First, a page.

Forest bathing is the process of slowing down in nature and mindfully tuning in to each of your senses, so that you are able to connect with nature. Forest therapy is when we look to do this with a specific mental health benefit in mind, rather than just for enjoyment.
The term Forest bathing first originated in Japan as shinrin-yoku (‘shinrin’ means forest and ‘yoku’ means bath), although the importance of connection with nature has long been known within indigenous cultures and intuition. Shinrin-yoku was developed to support the wellbeing of an overworked population by supporting them to ‘bathe’ in the forest atmosphere, and is now a key preventative health measure. It recognised that the phytoncides (essential oil chemicals released by trees) had powerful effects our mental and physical health (see benefits section for more information).
If you’d like to have a go at virtual forest bathing, you can access some lovely videos by Peace of the Woods here: https://www.youtube.com/channel/UCFnrEhyOuXwz5ZAp0lXBZHg
There are many physical and mental health benefits evidenced in the research. Theories propose that nature has a restorative effect on us, providing physiological relaxation and immune system recovery. Green and blue spaces allow our nervous system to move from ‘fight or flight’ mode to ‘rest and digest’. If you think about it – we have lived in green and blue spaces for much of human existence, it is where we have evolved to live and so it makes sense that our bodies feel more relaxed and less stressed in nature.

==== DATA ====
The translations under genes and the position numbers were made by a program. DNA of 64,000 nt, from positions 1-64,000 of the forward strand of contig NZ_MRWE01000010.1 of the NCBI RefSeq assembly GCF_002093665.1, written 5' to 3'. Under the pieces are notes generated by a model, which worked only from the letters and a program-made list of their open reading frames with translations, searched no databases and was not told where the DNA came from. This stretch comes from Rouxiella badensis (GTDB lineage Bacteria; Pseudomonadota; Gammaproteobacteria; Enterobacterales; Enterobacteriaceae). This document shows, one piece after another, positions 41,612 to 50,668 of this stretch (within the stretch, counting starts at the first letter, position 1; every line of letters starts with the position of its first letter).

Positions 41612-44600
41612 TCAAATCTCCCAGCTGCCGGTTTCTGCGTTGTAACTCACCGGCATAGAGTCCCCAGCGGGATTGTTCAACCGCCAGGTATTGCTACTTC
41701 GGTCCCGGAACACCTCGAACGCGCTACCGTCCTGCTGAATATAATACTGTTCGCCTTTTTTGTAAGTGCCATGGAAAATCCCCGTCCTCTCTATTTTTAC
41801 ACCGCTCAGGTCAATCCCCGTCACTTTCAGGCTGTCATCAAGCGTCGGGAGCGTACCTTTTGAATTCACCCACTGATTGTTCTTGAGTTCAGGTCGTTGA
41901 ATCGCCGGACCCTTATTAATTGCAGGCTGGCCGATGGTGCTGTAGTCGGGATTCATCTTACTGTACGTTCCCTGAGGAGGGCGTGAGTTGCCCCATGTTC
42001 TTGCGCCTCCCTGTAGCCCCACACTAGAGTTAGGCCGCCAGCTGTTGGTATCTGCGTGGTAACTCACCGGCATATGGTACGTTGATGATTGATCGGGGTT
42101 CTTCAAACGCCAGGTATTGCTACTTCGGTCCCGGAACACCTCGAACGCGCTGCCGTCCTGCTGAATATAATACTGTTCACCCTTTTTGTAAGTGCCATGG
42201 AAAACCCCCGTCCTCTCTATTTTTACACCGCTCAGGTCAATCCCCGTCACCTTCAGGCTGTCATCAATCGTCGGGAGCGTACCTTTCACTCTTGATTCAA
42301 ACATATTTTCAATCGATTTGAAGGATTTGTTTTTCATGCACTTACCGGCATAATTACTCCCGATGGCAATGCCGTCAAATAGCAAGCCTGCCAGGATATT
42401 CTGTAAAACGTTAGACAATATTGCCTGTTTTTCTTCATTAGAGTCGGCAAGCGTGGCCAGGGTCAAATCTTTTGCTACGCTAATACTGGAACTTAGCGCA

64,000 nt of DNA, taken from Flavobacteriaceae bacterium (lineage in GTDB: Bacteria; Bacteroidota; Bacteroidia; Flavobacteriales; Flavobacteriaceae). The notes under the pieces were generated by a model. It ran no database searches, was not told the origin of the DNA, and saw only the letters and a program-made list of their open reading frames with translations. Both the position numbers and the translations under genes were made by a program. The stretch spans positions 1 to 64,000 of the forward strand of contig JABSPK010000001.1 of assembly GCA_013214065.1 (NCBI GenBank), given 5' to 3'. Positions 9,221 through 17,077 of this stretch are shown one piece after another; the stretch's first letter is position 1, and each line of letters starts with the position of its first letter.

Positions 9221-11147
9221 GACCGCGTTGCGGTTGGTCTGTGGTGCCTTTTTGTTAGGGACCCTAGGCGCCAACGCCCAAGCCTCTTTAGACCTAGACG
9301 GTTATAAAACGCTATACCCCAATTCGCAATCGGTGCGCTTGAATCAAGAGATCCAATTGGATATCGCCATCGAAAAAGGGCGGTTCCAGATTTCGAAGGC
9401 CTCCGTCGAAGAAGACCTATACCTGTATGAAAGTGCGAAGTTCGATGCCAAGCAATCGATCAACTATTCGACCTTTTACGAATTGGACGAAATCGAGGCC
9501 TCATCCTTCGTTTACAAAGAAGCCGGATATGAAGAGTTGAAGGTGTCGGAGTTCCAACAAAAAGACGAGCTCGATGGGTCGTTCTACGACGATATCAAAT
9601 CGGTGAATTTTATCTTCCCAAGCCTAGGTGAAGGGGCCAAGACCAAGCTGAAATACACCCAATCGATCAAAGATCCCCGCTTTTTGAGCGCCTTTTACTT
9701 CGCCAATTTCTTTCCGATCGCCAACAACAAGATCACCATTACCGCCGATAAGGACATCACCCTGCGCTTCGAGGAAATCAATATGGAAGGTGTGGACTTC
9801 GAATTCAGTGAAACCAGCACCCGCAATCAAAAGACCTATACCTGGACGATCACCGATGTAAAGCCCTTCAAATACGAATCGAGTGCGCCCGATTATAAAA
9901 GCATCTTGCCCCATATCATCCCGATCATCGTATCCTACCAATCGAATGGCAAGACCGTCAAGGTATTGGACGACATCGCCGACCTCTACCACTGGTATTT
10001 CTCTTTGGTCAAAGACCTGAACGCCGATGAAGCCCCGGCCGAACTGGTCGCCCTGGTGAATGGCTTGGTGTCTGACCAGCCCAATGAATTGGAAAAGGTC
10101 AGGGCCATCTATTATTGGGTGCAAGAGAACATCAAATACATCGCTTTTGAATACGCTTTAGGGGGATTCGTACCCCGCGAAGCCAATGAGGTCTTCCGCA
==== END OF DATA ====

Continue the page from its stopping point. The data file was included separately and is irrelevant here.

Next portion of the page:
In summary, forest bathing benefits include:
- Reduces levels of stress and anxiety (Leibold 2021, Song et al. 2020)
- Effective short-term intervention for reduction and prevention of depression in adults (Rosa et al. 2020)
- Improved wellbeing measured through Heart Rate Variability (HRV) – (McEwan et al. 2021)
- Improves creativity and higher cognitive level functioning (Yu and Hsieh 2020)
- Boosts your immune system (Li 2010)
- Reduces blood pressure (Yau and Loke 2020)
- Increases Natural Killer cells (important for fighting tumours and viruses) and intracellular anti-cancer proteins, through phytoncides – essential oils given off by trees (Li et al. 2008)
- Improves sleep (Kwanda et al 2015)
If you are interested in learning more about the benefits of nature for your mental and physical health, here are some links and book recommendations:
The Healing Magic of Forest Bathing by Julia Plevin
The Natural Health Service by Isabel Hardman
Nature and Therapy by Martin Jordan
The Nature Fix by Florence Williams
The Enchanted Life by Sharon Blackie
Braiding Sweetgrass by Robin Wall Kimmerer
I filmed two videos on nature connection and forest bathing with Momentum Resilient Life. Momentum Resilient Life is a health and wellness community with the vision to build a global resilient transformational network and online platform. You can watch them here:
Guardian article on forest bathing and social prescribing - https://www.theguardian.com/environment/2019/jun/08/forest-bathing-japanese-practice-in-west-wellbeing
Forestry England - https://www.forestryengland.uk/blog/forest-bathing